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The first time I ever made, or even heard of, spaetzle was during culinary school. My idea of German/Eastern European cuisine was pretty skewed, at that time. I thought of sausages, schnitzel – the usual suspects. I never realized how hearty, comforting and delicious Eastern European food could be.

Everything changed after I made spaetzle for the first time – a world full of warm, bacon-laden sauerkraut, white asparagus, zingy potato salads, paprikash and head cheese (yes, even head cheese) was opened up before my eyes. I never looked back, and Eastern European remains extremely high on my list of favourite ethnic foods.

A soft, eggy, noodle-type dish, spaetzle is something Patrick repeatedly asks me to make. You can have it plain with butter, mix in soft cheeses or pair it with grilled or roasted meat. At the restaurant where I used to work, we would make huge batches of spaetzle, then, to order, would sear it in a hot pan with some spinach and caramelized onion. A large portion of perfectly braised, falling apart pork shoulder would be placed on top, followed by an apple gastrique. It was one of my favourite dishes and is still on the menu, as far as I can recall (if you’re in Toronto, the restaurant is called Bannock).


At home, our favourite way to eat spaetzle is with chèvre and caramelized onion. Since I usually serve it with roasted pork, I also like to throw in the pan juices to make it extra creamy and savoury. Like I said, Pat asks me to make this all the time, but I don’t because it’s not the easiest thing to clean up after. There is a special tool called a “hopper” which makes spaetzle-making a lot easier, but I have yet to invest in one. The way I make it at home is how we made it at the restaurant – with a palette knife and a clean, plastic cutting board. You can also use a colander and a spatula, but it’s just as messy.

Like anything delicious, it’s worth the effort (and prying batter off the gas range for the following week). We had a gorgeous meal last night of roasted pork loin, goat’s cheese and caramelized onion spaetzle and a red cabbage slaw I made the day before.




2 cups all purpose flour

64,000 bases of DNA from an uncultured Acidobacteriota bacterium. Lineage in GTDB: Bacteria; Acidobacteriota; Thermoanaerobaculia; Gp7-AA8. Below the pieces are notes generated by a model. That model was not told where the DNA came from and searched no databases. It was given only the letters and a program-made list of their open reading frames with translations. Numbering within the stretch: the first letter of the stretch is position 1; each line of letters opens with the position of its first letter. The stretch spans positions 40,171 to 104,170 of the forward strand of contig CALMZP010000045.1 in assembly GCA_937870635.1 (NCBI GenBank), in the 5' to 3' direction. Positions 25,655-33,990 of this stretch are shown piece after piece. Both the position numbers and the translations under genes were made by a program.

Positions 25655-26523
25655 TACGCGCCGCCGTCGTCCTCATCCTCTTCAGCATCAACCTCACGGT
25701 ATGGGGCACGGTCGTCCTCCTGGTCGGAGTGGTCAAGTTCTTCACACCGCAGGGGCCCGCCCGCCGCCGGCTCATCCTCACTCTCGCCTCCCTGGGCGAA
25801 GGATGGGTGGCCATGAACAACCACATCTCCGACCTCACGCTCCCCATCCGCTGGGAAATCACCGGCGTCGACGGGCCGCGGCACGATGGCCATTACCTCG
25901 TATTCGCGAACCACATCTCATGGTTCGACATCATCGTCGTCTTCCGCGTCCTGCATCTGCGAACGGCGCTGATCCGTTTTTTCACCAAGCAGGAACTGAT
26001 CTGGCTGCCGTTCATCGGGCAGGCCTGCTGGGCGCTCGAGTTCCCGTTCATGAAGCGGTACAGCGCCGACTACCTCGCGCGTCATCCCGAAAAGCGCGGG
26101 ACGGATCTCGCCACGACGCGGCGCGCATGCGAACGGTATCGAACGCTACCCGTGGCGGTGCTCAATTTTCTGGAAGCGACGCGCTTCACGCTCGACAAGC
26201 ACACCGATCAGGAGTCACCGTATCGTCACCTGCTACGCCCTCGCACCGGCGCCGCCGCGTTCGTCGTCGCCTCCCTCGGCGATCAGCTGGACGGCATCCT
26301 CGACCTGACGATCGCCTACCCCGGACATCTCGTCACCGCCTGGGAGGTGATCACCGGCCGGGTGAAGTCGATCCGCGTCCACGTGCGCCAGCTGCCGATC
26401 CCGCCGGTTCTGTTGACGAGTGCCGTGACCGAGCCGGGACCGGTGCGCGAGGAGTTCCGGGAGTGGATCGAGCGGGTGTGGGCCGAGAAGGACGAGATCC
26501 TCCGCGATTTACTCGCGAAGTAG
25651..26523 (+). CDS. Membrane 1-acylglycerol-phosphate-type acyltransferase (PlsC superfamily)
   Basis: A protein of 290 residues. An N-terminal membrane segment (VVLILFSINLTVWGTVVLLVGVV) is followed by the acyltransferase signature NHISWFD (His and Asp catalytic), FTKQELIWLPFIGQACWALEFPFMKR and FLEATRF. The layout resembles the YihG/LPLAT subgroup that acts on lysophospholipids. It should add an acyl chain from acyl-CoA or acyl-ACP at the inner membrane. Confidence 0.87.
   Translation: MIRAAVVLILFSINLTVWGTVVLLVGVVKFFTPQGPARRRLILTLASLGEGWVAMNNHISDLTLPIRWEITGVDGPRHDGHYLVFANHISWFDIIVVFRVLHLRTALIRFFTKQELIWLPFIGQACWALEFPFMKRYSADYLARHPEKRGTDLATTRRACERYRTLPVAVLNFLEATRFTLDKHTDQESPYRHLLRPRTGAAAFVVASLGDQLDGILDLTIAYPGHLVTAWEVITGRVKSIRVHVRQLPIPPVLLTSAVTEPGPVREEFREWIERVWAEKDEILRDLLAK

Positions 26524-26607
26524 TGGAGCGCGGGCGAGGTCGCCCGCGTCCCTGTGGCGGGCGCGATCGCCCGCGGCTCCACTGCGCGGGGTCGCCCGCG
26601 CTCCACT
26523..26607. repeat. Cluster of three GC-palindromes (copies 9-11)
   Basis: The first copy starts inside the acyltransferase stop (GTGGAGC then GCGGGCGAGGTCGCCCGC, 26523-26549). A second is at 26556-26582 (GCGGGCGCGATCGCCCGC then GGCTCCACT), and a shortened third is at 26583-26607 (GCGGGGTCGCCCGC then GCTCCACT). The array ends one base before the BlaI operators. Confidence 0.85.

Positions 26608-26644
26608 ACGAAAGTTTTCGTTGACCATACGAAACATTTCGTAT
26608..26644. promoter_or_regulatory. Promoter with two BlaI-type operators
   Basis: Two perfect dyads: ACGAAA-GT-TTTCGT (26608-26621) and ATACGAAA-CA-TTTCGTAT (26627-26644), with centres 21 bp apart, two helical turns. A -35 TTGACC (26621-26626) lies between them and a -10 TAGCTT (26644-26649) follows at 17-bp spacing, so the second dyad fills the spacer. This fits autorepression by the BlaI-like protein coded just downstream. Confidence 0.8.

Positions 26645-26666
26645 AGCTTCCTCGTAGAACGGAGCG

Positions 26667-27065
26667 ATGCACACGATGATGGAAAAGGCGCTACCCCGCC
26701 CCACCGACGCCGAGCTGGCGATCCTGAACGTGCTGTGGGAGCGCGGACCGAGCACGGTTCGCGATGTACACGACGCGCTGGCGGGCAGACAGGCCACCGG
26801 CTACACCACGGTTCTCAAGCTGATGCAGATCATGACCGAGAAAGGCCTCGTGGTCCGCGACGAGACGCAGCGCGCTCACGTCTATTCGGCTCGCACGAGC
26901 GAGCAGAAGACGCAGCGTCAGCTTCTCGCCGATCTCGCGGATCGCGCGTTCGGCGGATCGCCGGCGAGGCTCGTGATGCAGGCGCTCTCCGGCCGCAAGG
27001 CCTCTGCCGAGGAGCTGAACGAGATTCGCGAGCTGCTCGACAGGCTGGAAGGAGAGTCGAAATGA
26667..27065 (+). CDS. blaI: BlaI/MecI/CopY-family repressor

2 eggs

1 cup whole milk

2 tsp salt

1 Tbsp grainy dijon mustard


  • In a large bowl, add the eggs, flour, mustard, salt and half the milk.
  • Using a hand mixer or stand mixer, beat the batter. It should look like a thick pancake batter. If it’s too thick, add the rest of the milk, bit by bit, until you get the right consistency.
  • Put a large pot of salted water on to boil.
  • When you have the right consistency, continue to beat the mixture for about three minutes on medium speed. You want to develop the gluten in the flour.
  • When the water is boiling, put a ladle-full of batter on a clean plastic cutting board. Using your palette knife, spread batter evenly over the cutting board. Then, also using your palette knife, scrape ribbons of batter into the boiling water. Alternately, you can add a ladle-full of batter to a colander (or any perforated object) and press droplets of batter through the holes with a spatula, directly into the boiling water. If using a hopper, you’re set for life. Just add the batter into the moving compartment and scrape it back and forth, directly over the boiling water.
  • Boil the droplets/ribbons of batter  until they float to the surface. This will only take about 30 seconds or less and you do not want to overcook the spaetzle. Only boil one ladle-full of batter at a time.
  • Using a perforated spoon, remove the spaetzle from the boiling water and set on a baking tray lined with a clean dishcloth to cool, if you don’t plan on serving them right away.
  • Repeat this process until all the batter has been used and don’t get too upset when you realize half the batter is now all over your kitchen counter and stove top.
  • Reheat with caramelized onions and chèvre, or butter and spinach, or anything else you’d like! Just check the seasoning before you serve.
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